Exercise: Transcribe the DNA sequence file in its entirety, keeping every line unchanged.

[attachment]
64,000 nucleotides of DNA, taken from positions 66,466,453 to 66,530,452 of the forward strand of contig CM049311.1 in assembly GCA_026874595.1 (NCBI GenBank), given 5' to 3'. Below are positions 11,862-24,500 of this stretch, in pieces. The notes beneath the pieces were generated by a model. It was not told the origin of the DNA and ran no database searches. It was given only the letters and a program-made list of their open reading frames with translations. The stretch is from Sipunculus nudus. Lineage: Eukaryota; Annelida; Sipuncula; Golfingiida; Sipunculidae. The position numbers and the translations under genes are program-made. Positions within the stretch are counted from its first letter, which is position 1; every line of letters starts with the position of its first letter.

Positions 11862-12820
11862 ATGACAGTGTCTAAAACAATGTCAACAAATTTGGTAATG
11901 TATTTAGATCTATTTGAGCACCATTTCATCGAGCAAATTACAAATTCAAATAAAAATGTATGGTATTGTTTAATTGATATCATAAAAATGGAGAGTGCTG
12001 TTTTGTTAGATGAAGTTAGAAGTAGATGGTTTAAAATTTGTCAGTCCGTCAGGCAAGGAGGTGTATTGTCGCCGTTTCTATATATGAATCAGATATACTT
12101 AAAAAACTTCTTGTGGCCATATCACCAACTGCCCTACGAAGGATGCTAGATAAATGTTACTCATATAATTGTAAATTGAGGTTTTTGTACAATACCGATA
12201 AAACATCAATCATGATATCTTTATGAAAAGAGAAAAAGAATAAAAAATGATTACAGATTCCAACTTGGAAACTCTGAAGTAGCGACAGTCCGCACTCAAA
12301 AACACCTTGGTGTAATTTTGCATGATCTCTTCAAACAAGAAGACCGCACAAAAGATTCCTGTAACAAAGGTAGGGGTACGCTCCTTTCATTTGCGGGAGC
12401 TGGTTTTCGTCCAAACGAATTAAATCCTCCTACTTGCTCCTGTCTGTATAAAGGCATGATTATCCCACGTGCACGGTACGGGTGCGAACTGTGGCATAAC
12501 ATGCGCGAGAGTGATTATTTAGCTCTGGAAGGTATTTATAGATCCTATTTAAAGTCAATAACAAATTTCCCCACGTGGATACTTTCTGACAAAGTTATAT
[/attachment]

64,000 nucleotides of DNA, taken from positions 66,466,453 to 66,530,452 of the forward strand of contig CM049311.1 in assembly GCA_026874595.1 (NCBI GenBank), given 5' to 3'. Below are positions 11,862-24,500 of this stretch, in pieces. The notes beneath the pieces were generated by a model. It was not told the origin of the DNA and ran no database searches. It was given only the letters and a program-made list of their open reading frames with translations. The stretch is from Sipunculus nudus. Lineage: Eukaryota; Annelida; Sipuncula; Golfingiida; Sipunculidae. The position numbers and the translations under genes are program-made. Positions within the stretch are counted from its first letter, which is position 1; every line of letters starts with the position of its first letter.

Positions 11862-12820
11862 ATGACAGTGTCTAAAACAATGTCAACAAATTTGGTAATG
11901 TATTTAGATCTATTTGAGCACCATTTCATCGAGCAAATTACAAATTCAAATAAAAATGTATGGTATTGTTTAATTGATATCATAAAAATGGAGAGTGCTG
12001 TTTTGTTAGATGAAGTTAGAAGTAGATGGTTTAAAATTTGTCAGTCCGTCAGGCAAGGAGGTGTATTGTCGCCGTTTCTATATATGAATCAGATATACTT
12101 AAAAAACTTCTTGTGGCCATATCACCAACTGCCCTACGAAGGATGCTAGATAAATGTTACTCATATAATTGTAAATTGAGGTTTTTGTACAATACCGATA
12201 AAACATCAATCATGATATCTTTATGAAAAGAGAAAAAGAATAAAAAATGATTACAGATTCCAACTTGGAAACTCTGAAGTAGCGACAGTCCGCACTCAAA
12301 AACACCTTGGTGTAATTTTGCATGATCTCTTCAAACAAGAAGACCGCACAAAAGATTCCTGTAACAAAGGTAGGGGTACGCTCCTTTCATTTGCGGGAGC
12401 TGGTTTTCGTCCAAACGAATTAAATCCTCCTACTTGCTCCTGTCTGTATAAAGGCATGATTATCCCACGTGCACGGTACGGGTGCGAACTGTGGCATAAC
12501 ATGCGCGAGAGTGATTATTTAGCTCTGGAAGGTATTTATAGATCCTATTTAAAGTCAATAACAAATTTCCCCACGTGGATACTTTCTGACAAAGTTATAT